We used LiDAR point data which has a vertical accuracy of below 10 cm and an average of 4.08 points/m2, surveyed by the National Geographic Information Institute (NGII) in South Korea [47]. The point data were pre-processed to identify ground returns, classify all returns, and calculate the normalized vegetation heights. Furthermore, we calculated a set of forest structural predictors using the LAStools software which provides a wide variety of methods to process LiDAR data [48] (Table 1). First, the ground and non-ground points were classified using the lasground module of LAStools. Then, the ground points were used to produce a digital elevation model with the las2dem module, and heights of non-ground points were calculated using the lasheight module. Finally, LiDAR vegetation metrics were derived using the lascanopy module. The maximum height (Hmax) was computed from the maximum point height within a grid cell. Variations of all vegetation point heights within a grid cell were converted to the standard deviation of heights (Hstd), which indicates the structural diversity of the forest. The canopy cover (Hccp) was calculated as the number of LiDAR first returns greater than the cover cutoff (1.37 m by default) divided by the total number of first returns [48]. NDVI was derived from a 4-m Kompsat-2 image obtained on 11th October 2014 [49,50]. We selected the clear-sky image taken at the similar time as the field survey.

Most topographical predictors were calculated with the terrain analysis modules of the open source software SAGA based on the LiDAR DEM [51]. In addition, surface curvature, which reflects the degree of bending of the three-dimensional surface morphology, was calculated with the CURV3 program [52]. To consider the variability of surface configuration, surface curvature values were calculated with different search window sizes of 3 x 3 to 35 x 35 cells. The one with the highest Pearson’s correlation coefficient with the response variables N and P was finally selected as a predictor: 19 x 19 cells (CUR19). All predictors were converted to 10-m cell size via the nearest neighbor resampling method.

Random forest

Random forest (RF) is an ensemble learning method that operates by building a set of regression trees and averaging the results [57]. Each tree is built using bootstrap samples of the data and a subset of predictors. Providing the number of trees is large, the overall accuracy (out-of-bag error) of the RF converges [57]. Accordingly, the number of trees was set to 1000. The size of the predictor subset (mtry) was tuned by the R package “caret” [58]. The R package "randomForest" [57] was employed as a dependency.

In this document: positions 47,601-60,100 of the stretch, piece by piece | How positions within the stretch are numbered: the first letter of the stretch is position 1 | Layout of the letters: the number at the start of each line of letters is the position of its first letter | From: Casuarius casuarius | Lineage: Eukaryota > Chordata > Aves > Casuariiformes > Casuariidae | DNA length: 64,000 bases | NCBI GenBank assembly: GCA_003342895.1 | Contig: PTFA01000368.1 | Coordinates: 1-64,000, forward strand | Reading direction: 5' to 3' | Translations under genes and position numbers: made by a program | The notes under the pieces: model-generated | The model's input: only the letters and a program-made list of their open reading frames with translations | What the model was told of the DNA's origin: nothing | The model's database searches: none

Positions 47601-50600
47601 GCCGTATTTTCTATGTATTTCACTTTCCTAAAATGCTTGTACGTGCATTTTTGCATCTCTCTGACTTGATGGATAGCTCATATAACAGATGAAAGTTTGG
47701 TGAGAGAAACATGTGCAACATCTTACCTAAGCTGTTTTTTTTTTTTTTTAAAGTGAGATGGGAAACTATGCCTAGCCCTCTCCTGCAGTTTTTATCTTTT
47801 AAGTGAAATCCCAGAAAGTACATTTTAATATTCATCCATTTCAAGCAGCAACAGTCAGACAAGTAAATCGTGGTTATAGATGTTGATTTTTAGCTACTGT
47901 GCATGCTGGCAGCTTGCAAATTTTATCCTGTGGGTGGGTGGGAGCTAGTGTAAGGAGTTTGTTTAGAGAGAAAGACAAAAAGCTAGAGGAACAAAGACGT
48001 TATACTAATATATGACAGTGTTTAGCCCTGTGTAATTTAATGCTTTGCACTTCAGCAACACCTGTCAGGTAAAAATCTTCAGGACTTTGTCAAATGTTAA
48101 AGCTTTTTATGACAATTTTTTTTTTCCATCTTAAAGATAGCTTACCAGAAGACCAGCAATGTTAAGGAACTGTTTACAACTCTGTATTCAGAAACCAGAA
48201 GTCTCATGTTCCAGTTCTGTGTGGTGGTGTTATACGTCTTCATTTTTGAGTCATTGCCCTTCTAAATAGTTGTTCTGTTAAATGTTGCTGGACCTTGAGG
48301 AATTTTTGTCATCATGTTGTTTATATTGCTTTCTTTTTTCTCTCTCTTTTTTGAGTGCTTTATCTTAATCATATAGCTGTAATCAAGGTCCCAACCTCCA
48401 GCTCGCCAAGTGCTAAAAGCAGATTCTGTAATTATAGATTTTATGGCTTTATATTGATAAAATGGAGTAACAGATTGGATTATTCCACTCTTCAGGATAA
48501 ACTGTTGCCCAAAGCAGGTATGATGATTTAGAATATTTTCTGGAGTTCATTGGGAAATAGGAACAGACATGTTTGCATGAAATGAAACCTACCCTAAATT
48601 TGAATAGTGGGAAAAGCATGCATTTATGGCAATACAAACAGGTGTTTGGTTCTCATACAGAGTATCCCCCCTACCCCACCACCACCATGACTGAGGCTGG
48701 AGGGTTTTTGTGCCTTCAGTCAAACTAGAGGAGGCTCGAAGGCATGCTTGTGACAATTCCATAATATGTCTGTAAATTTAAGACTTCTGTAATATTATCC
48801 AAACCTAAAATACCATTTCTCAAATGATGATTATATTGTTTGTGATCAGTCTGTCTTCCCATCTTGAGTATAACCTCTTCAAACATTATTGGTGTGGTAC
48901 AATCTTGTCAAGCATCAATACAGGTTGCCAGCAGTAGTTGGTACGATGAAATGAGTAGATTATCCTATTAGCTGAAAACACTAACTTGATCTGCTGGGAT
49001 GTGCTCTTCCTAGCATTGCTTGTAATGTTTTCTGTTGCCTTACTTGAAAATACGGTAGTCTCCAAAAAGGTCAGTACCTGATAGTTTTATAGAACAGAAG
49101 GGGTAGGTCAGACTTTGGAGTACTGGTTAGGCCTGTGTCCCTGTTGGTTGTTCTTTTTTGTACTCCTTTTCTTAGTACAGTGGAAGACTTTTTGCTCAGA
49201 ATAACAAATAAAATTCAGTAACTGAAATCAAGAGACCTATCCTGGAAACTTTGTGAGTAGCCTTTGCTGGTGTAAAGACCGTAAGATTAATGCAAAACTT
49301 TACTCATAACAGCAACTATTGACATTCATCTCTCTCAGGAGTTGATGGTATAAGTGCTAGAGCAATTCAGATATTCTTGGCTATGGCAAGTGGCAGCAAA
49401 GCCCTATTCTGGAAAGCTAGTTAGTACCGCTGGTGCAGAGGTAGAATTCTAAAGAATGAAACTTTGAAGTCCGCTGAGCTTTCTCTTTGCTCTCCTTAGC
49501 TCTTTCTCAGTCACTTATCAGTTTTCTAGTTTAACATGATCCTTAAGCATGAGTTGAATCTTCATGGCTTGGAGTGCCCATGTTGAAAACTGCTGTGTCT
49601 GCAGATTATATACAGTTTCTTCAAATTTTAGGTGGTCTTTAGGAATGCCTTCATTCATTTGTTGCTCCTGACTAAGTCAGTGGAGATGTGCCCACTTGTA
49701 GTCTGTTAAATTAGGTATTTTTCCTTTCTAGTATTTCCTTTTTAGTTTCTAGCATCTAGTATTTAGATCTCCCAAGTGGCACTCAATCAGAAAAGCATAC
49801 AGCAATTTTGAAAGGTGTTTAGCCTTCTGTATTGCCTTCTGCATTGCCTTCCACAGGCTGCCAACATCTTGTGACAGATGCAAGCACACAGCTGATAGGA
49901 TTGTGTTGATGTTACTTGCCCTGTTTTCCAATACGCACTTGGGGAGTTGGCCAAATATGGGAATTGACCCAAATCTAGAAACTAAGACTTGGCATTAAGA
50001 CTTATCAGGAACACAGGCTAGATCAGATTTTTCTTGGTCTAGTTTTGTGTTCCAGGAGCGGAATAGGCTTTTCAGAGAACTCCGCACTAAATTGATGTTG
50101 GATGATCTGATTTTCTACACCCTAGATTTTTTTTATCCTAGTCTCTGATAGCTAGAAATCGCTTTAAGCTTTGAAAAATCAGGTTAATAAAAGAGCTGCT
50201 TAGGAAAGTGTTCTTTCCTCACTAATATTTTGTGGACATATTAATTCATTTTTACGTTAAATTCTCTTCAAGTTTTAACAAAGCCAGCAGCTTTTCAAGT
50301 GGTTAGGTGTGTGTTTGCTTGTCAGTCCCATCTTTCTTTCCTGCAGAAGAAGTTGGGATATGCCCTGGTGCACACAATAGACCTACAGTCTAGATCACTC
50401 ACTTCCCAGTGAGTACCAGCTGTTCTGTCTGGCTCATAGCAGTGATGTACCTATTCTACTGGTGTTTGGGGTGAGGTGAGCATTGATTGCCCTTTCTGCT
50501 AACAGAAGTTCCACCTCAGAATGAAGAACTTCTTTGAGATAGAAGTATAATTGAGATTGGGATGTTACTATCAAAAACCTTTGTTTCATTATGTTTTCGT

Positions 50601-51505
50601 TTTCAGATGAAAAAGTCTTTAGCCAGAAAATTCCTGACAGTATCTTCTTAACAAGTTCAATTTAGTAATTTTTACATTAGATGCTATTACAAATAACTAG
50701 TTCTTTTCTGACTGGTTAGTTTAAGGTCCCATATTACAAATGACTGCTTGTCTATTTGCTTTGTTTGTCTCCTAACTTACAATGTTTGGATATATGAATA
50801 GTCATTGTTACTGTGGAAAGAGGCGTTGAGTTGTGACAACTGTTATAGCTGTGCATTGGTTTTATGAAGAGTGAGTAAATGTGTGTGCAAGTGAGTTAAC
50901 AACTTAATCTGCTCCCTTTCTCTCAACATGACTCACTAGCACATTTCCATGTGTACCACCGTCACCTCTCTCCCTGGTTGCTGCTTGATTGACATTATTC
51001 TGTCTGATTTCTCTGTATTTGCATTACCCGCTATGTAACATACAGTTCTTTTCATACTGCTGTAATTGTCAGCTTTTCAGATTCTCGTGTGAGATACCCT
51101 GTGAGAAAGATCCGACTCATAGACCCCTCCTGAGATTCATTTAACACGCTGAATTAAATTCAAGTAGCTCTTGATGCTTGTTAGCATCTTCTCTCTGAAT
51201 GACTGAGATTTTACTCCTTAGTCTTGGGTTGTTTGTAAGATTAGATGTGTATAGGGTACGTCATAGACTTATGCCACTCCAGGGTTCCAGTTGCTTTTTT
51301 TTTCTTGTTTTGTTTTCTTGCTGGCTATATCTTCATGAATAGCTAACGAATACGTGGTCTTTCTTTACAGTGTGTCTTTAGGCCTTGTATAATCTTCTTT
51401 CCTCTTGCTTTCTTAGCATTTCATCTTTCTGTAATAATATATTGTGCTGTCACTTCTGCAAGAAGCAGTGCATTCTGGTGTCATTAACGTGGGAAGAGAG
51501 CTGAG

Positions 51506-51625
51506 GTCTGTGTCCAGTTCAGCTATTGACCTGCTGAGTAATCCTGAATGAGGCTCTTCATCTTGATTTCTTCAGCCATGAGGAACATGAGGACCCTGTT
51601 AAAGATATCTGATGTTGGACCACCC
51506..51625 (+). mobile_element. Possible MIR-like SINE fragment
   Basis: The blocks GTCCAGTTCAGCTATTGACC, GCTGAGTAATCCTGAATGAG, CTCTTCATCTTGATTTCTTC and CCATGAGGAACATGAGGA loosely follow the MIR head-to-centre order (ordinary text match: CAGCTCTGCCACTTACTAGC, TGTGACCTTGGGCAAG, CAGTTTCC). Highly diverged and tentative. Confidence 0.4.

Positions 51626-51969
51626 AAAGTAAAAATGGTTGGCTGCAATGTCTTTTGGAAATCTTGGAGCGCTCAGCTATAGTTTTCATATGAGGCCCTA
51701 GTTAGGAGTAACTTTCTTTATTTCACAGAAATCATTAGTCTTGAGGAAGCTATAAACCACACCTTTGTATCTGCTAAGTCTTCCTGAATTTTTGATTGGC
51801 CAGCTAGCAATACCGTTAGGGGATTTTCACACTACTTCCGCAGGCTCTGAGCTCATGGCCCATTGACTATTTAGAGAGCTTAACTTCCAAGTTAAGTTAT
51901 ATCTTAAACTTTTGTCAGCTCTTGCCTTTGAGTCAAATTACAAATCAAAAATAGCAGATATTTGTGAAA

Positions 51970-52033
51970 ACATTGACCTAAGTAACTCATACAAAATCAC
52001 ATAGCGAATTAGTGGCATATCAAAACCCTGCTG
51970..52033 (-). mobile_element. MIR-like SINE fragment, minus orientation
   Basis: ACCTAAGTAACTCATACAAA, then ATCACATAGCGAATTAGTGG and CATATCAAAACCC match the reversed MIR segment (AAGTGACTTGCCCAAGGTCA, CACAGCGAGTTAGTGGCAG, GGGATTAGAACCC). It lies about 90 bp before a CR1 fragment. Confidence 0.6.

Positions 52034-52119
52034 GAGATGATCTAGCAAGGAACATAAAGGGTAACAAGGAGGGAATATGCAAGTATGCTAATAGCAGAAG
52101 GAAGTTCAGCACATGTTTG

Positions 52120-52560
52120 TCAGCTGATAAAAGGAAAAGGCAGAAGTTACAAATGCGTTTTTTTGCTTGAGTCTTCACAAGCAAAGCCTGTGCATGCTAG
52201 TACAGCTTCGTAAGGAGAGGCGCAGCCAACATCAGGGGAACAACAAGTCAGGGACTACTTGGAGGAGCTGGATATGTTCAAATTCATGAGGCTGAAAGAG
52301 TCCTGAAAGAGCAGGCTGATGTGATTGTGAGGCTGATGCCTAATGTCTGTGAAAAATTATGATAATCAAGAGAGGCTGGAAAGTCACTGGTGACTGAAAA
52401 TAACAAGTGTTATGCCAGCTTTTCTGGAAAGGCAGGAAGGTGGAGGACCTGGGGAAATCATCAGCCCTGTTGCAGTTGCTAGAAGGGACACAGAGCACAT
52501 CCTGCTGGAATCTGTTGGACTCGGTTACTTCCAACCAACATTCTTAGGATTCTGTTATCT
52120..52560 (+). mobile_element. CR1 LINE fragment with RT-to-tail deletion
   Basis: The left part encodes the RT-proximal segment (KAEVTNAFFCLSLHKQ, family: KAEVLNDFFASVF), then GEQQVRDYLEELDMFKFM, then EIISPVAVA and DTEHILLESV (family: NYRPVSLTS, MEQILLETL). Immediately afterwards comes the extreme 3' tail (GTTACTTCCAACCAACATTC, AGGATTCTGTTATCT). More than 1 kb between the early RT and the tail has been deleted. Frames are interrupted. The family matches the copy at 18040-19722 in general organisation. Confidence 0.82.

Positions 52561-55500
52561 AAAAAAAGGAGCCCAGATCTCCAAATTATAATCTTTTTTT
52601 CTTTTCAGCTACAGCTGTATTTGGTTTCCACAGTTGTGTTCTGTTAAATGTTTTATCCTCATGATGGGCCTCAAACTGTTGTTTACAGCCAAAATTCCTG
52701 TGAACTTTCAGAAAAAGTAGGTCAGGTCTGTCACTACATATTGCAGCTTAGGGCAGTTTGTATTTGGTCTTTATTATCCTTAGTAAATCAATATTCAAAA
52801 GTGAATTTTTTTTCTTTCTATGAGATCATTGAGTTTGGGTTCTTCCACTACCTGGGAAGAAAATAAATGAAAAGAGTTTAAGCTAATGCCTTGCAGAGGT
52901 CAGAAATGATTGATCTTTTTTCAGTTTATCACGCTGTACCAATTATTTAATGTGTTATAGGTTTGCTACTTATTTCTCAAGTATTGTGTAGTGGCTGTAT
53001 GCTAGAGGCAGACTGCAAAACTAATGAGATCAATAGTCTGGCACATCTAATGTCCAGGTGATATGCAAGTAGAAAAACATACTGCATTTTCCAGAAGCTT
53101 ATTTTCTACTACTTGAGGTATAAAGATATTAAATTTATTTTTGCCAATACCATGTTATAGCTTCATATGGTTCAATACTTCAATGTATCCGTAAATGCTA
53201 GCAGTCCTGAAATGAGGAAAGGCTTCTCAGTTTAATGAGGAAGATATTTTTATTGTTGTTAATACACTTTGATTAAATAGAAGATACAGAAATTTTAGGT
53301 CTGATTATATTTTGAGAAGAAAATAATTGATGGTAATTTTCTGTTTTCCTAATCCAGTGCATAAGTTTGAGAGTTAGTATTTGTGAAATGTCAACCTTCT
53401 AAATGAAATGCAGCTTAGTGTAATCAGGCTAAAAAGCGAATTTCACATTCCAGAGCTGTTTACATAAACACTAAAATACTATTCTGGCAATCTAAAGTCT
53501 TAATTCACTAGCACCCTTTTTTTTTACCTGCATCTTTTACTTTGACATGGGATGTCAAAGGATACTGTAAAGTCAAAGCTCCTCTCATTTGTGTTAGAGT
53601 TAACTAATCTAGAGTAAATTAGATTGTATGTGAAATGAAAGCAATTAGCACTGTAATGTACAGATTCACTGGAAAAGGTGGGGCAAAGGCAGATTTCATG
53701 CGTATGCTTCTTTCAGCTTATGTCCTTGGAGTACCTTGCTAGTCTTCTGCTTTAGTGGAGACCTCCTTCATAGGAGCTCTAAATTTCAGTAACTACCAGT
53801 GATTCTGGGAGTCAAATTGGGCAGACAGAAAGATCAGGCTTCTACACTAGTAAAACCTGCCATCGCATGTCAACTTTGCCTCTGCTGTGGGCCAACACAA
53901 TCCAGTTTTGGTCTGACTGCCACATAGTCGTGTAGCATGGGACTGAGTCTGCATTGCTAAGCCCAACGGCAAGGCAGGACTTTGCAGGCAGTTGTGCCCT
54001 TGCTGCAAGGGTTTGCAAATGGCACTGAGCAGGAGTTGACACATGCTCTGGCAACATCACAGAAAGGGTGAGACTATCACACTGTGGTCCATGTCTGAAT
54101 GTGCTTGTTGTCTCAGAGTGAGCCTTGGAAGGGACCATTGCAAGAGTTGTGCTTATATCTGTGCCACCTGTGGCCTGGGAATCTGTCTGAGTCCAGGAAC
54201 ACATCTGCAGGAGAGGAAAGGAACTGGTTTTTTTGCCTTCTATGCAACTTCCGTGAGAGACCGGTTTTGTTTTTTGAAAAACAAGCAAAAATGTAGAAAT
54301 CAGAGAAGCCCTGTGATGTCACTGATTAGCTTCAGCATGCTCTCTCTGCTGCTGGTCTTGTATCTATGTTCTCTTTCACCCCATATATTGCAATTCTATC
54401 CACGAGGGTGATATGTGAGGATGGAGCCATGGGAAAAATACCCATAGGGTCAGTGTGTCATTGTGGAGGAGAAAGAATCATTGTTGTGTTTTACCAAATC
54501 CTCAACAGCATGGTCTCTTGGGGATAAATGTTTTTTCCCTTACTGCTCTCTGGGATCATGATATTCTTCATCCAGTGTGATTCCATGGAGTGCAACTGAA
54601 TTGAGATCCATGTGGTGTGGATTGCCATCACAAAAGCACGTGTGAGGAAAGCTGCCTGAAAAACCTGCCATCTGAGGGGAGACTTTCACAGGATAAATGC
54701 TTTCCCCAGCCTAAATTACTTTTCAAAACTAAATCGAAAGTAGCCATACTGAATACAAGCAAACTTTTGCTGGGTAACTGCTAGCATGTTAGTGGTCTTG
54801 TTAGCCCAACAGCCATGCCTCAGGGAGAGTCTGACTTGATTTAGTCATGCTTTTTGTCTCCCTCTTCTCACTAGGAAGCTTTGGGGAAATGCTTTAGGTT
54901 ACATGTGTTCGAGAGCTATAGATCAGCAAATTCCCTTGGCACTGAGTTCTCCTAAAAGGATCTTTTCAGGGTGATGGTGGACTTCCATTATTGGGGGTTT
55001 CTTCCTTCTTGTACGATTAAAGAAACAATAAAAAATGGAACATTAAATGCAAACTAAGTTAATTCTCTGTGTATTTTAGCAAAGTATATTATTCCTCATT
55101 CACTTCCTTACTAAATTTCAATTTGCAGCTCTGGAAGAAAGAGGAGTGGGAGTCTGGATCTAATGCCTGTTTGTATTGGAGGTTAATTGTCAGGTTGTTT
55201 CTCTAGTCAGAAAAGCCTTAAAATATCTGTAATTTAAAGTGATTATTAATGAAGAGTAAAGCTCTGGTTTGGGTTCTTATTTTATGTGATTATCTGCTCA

RF is able to model complex nonlinear relationships between soil properties and environmental predictors. It is easier to apply than other supervised learning methods (e.g. neural networks and support vector regression) and does not require much tuning [5860]. It also has a better interpretability due to the provision of a predictor importance measure. For this measure, the predictor values are permuted. The importance is then determined by the difference in mean square error before and after permutation [59]. Overall, RF has demonstrated good performance in DSM applications [16,6164].

Predictor selection is reported to influence model performance [6567]. Recursive feature elimination (RFE), a backward predictor selection method, begins with all predictors and iteratively eliminates the least important predictors one by one based on an initial measure of RF predictor importance until the best predictor remains [58]. At the end, the optimal number of predictors and the final list of selected predictors are returned. The package “caret” provides the functions for RFE [58].

To assess model performance, R2 and root mean square error (RMSE) were calculated. For model validation, we used k-fold cross-validation (CV) where the dataset is randomly partitioned into k subsets; one subset is left out for model validation while the remaining subsets are used for model training. The process is repeated k times (once for each fold) and the k estimates of performance are summarized. In k-fold CV, the choice of k determines the size of the test and training dataset. For example, in the case of 10-fold CV, 10% of the data are used for validation and the remaining 90% are used for calibration. The choice of k is usually 5 or 10; however there is no formal rule [58]. Although the subsets are generated randomly, the subdivision still affects model validation results. This can be acknowledged by repetitions of the k-fold CV. Still, the number of repetitions (n) might also affect the estimated model performance; for example, more repetitions lead to better results [68]. We explored 2-, 5-, 10-, 20-fold, and leave-one-out (LOO) CV in n repetitions to account for a total of 100 validation measures: n × k = 100. Ultimately, 100 R–squares and RMSEs were returned for each soil property. Finally, the cell-wise standard deviation of the corresponding 100 predictions provides an estimate of spatial uncertainty.